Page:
8-12 large cloves garlic, peeled and thickly sliced
4 tbsp virgin olive oil
200g/7oz dried spaghetti
salt and 1 tsp dried chilli flakes
1 tbsp chopped parsley (perhaps inauthentic, so optional; but I like it)
Cook the garlic very gently in a small pan with a tablespoon of the oil until golden and soft. Lift out with a slotted spoon and put onto a small plate; reserve the oil. Cook the spaghetti in a large pan of salted boiling water until al dente. Drain well in a colander and rinse with warm water. Now take a roomy frying pan (non-stick is preferable here) and add the garlic-flavoured oil together with the rest of the given amount; it may seem like a lot of oil, but it is an oily dish. Heat the oil until medium hot and add the chilli flakes. Allow them to splutter briefly and then tip in the spaghetti. Turn and toss the pasta around until well-coated with oil and the chilli, then re-introduce the garlic. Reduce the heat a little, and then gently keep turning the spaghetti until it takes on a little colour itself; sort of golden and crusting slightly, which gives the paste itself an interesting flavour and texture. Stir in the parsley, if using, and turn out onto two very hot plates. Eat at once.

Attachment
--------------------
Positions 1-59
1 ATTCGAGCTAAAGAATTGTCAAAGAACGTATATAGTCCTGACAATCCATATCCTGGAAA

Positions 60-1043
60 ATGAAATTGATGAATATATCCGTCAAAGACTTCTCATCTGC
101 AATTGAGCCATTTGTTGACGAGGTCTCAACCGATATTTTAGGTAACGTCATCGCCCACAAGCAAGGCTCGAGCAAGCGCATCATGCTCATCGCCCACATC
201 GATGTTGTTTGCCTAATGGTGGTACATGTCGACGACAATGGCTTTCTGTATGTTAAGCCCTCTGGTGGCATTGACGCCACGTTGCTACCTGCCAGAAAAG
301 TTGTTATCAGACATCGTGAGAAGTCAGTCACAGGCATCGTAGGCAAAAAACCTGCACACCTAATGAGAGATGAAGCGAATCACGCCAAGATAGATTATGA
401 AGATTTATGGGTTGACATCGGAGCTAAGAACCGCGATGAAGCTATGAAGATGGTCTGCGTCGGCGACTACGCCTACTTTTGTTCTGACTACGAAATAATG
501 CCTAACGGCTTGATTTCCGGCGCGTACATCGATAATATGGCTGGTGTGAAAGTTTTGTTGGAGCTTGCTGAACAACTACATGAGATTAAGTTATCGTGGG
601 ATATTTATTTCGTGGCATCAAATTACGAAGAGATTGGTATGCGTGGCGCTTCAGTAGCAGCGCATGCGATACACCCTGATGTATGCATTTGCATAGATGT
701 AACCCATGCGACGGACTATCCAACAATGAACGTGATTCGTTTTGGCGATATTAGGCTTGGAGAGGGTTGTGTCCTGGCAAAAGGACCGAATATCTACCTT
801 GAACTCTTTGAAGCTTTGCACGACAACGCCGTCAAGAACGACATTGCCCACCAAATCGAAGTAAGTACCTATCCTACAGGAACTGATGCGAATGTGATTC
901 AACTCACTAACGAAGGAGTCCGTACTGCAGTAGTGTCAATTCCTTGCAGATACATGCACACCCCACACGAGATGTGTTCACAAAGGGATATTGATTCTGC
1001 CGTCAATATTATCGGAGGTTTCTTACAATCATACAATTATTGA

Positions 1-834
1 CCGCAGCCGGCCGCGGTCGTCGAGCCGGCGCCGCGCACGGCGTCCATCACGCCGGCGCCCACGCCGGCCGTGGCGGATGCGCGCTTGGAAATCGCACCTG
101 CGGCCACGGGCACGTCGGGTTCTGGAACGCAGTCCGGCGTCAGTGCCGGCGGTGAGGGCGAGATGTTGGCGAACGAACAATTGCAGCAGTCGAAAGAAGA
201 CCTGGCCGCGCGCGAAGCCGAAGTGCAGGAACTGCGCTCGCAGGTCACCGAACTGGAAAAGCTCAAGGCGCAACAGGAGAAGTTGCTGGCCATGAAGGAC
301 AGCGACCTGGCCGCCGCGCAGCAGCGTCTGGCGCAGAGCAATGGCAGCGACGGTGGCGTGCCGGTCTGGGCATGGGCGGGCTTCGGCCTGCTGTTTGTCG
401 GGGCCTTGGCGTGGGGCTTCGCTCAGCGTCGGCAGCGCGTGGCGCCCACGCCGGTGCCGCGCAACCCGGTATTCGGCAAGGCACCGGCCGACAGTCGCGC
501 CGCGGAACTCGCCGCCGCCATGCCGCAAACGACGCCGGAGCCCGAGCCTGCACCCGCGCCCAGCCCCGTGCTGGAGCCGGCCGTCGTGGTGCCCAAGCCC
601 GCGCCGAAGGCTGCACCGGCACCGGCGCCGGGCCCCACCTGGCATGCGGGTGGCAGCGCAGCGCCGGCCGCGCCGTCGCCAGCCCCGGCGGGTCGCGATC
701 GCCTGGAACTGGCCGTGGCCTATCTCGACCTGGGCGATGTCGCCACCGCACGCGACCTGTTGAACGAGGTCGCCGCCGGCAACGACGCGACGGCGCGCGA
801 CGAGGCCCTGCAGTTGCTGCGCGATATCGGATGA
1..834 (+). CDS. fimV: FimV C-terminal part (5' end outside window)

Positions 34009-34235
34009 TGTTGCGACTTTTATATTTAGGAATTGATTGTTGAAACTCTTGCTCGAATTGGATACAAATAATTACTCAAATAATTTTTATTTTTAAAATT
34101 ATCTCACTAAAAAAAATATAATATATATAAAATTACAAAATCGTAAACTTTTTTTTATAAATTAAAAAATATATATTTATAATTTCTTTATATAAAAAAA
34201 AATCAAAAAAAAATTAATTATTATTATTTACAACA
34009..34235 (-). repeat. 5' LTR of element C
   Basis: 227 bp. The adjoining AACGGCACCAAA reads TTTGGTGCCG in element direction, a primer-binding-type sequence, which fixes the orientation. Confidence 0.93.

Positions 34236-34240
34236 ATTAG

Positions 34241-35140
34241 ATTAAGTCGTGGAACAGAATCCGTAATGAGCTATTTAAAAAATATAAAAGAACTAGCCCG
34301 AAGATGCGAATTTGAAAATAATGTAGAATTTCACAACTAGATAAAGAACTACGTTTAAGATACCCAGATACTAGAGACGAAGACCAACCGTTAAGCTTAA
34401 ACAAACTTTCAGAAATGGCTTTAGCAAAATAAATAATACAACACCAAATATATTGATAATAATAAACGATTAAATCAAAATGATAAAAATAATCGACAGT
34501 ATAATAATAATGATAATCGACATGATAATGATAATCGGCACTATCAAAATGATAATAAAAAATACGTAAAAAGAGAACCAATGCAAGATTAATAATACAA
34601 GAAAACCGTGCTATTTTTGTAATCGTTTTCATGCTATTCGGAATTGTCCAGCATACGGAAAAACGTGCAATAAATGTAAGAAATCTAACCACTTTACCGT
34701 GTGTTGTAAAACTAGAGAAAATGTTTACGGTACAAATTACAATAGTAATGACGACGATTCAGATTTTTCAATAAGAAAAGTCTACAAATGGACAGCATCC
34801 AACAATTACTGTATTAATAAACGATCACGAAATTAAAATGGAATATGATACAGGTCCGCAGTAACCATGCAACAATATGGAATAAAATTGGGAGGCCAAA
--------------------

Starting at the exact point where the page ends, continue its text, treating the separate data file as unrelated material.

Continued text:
Tagliarini with zucchini, serves 2
Any green vegetable can be cooked with pasta, but the beauty of this is that the zucchini (courgette) can be cooked in the same frying pan as the pasta, once it has been boiled. Tagliarini, a thinner version of tagliatelle, would aesthetically be the right one to use here, as it will hold the strips of zucchini better than the more string-like spaghetti; shapes and dimensions are important when it comes to cooking with pasta.
200g/7oz dried spaghetti
2-3 tbsp virgin olive oil
4 medium-sized zucchini, coarsely grated
salt and freshly ground black pepper
2 cloves garlic, peeled and finely chopped
freshly grated Parmesan
Cook the pasta in plenty of salted boiling water until al dente. Drain thoroughly in a colander and rinse with warm water. Briefly fry the grated zucchini in a roomy frying pan, in two tablespoons of the oil, with some seasoning and the garlic, until wilted and lightly coloured. Tip in the tagliarini with another tablespoon of the oil and turn and toss together until well mixed, and until the pasta has also taken on some colour, too. Turn onto very hot plates and sprinkle with plenty of freshly grated Parmesan.